Recently I had the pleasure of attending the TechExeter conference in, as the title suggests, Exeter. This was the first ever incarnation of this conference and I cannot say enough good things about it. Everything went very smoothly and there were hardly any problems (that I as an attendee noticed at least!). There was a great selection of talks, the food was great, and it was in Exeter so I didn’t have to travel far for a leading technology event.
Top highlights from Tech Exeter Conference 2016
Going cross-platform with ASP.NET Core
Presented by Joseph Woodward. This is something I’d already been looking into. The prospect of having the developer productivity benefits of the .NET framework, writing code in C#, with the ability to deploy across Windows and Linux, is very appealing. It was great to get another person’s perspective on the technology.
The what, why and how of Unit Testing with SQL Server
Presented by Annette Allen. This talk was full of great practical examples of how unit testing can be performed on SQL Server stored procedures, functions and views.
Data Science in the cloud with Microsoft Azure
Presented by Martin Thornalley. A really interesting introduction to HDInsight and Azure Machine Learning, demonstrating how accessible Microsoft have made these technologies and the benefits of cloud computing. If you’re looking to provision a Hadoop cluster, for example, compare the effort of setting it up yourself versus a few clicks on the Azure portal.
Overall, the conference was a very useful day. We’re delighted that a multi-disciplinary tech conference now exists in the South West and I’m already looking forward to next year!
I also had the pleasure of attending the Tech Exeter conference on October 8th 2016 which was held at the University of Exeter Business School. I must say Exeter, previously a bit of a quiet back-water, is really becoming quite an exciting place to be a software developer nowadays; It is events that this that are giving the city the essential notoriety that it needs to be recognised as a place where technical innovation happens.
At the conference, there were two simultaneous ‘streams’ of presentations. The attendees could pick which to attend out of four sessions in the morning followed by four in the afternoon. I attended a number of these together with Jon, so will not repeat any of his information above. However, I did have the audacity to attend some on my own, whilst Jon was in the other ‘stream’ (yes, I know I’m getting a little ahead of myself nowadays but these things apparently come with age).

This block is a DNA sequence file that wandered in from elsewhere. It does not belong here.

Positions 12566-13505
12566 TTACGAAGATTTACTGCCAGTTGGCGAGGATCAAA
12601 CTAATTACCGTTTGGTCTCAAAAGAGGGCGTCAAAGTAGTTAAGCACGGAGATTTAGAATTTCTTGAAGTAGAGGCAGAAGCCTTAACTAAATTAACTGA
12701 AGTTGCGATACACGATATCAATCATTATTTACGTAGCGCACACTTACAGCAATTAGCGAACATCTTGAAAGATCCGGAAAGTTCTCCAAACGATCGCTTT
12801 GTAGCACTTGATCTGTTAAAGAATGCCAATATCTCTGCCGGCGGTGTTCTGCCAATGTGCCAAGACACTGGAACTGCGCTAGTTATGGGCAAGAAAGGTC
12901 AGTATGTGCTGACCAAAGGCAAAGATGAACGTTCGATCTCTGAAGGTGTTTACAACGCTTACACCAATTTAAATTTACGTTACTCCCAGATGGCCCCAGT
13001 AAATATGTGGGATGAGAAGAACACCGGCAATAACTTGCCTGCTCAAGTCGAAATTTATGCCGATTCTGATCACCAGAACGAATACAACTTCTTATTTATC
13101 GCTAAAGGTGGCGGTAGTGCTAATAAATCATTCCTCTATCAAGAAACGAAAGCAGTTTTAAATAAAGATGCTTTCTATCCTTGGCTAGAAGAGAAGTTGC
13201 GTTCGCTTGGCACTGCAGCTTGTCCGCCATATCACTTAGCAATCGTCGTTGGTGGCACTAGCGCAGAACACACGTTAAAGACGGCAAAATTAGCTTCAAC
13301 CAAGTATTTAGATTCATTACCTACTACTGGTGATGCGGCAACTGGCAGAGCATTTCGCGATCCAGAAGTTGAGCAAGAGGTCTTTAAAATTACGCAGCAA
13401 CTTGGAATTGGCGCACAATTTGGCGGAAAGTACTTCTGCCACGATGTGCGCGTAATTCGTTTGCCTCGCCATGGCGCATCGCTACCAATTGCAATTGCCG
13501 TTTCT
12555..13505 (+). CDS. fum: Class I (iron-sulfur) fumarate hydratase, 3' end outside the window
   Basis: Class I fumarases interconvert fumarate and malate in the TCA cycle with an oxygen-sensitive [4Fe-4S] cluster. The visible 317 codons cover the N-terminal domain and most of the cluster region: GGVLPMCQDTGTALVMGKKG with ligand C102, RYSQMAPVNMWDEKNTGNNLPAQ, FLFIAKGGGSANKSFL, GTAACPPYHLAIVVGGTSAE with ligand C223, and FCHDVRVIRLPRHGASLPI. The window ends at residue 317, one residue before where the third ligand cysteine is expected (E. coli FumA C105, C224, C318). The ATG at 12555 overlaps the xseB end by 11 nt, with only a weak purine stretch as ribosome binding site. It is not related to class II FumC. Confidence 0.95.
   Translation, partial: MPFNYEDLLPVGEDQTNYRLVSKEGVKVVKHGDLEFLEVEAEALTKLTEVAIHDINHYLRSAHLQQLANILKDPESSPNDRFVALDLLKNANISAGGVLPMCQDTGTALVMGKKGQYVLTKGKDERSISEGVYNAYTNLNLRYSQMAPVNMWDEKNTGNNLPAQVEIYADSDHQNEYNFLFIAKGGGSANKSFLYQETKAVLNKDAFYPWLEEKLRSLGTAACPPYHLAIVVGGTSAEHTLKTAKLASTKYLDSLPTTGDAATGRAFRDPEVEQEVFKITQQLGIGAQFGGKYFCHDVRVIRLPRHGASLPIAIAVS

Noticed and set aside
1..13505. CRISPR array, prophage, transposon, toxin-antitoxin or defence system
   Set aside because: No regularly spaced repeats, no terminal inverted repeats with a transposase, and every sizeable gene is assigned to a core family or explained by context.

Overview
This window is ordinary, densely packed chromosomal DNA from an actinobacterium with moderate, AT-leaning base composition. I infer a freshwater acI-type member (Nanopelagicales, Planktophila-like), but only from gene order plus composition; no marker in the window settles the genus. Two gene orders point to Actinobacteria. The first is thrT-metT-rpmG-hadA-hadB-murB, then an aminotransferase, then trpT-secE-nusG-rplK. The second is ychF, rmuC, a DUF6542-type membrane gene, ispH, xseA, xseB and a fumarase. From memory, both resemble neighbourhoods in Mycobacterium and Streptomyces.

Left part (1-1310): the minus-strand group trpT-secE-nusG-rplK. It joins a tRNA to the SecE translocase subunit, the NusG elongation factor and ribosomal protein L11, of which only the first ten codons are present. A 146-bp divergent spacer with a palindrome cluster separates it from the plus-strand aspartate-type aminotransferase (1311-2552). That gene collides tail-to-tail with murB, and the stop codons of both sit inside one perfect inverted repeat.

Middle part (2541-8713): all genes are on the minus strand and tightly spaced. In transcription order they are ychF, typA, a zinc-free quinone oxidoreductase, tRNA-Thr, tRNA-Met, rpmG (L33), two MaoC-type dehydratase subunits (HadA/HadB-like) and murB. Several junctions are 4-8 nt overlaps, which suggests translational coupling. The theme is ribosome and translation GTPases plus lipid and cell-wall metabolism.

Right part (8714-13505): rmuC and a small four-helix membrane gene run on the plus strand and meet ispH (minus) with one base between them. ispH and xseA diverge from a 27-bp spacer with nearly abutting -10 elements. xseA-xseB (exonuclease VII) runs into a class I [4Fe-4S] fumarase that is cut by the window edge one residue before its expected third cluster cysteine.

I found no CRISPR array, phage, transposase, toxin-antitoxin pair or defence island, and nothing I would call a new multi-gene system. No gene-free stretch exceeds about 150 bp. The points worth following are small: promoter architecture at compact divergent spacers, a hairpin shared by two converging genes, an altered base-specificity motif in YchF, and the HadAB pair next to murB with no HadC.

Practical Agile (Lessons learned the hard way on our journey building digital products) with Ian Ames
Ian hails from HM Land Registry and gave an excellent presentation on the practical use of the Agile project management methodology, from the perspective of a large (I believe ~4500 people) organisation. I was particularly interested in his comments on the approach of dividing up a large, complex IT system into individual ‘micro-services’ in order to mitigate some of the difficulties with delivery.
On the (slight) downside, I was a little disappointed that the presentation did not align with my needs working for a small, very commercially-focused company. Indeed, during the presentation, Ian light-heartedly quipped ‘…coming from a government department I’m not exposed to real customers with real money”. I would have liked to have had some of my questions answered that relate to the application of Agile together with fixed-price contracts. But, never mind, maybe next time.
Jacob Tomlinson – Monitoring in a Scalable World
It was very interesting to see Jacob’s presentation which was centred on the use of open-source technologies for the monitoring of large systems. He spoke about Kibana, Kapacitor and Grafanafor the processing of large volumes of data together with the presentation of information drawn from it. He drew on his experiences at Met Office and the large systems he has worked with to produce this excellent presentation.
All in all, a very useful conference which included a number of items of particular relevance on use to the commercial software developer.